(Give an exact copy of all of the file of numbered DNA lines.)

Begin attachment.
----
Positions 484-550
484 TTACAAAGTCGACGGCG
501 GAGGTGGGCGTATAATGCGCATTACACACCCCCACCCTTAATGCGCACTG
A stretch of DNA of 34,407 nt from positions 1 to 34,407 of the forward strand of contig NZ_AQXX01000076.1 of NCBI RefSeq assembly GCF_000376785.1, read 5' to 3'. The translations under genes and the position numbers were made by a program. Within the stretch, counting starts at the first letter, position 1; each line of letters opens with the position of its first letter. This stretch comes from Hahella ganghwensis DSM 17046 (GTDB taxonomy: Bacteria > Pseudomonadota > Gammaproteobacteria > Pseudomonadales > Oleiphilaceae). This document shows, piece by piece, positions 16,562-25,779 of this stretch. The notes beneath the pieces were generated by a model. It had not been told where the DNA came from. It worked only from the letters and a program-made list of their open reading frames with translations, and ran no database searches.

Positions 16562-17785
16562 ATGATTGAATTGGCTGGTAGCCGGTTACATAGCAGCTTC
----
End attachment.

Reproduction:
Positions 484-550
484 TTACAAAGTCGACGGCG
501 GAGGTGGGCGTATAATGCGCATTACACACCCCCACCCTTAATGCGCACTG
A stretch of DNA of 34,407 nt from positions 1 to 34,407 of the forward strand of contig NZ_AQXX01000076.1 of NCBI RefSeq assembly GCF_000376785.1, read 5' to 3'. The translations under genes and the position numbers were made by a program. Within the stretch, counting starts at the first letter, position 1; each line of letters opens with the position of its first letter. This stretch comes from Hahella ganghwensis DSM 17046 (GTDB taxonomy: Bacteria > Pseudomonadota > Gammaproteobacteria > Pseudomonadales > Oleiphilaceae). This document shows, piece by piece, positions 16,562-25,779 of this stretch. The notes beneath the pieces were generated by a model. It had not been told where the DNA came from. It worked only from the letters and a program-made list of their open reading frames with translations, and ran no database searches.

Positions 16562-17785
16562 ATGATTGAATTGGCTGGTAGCCGGTTACATAGCAGCTTC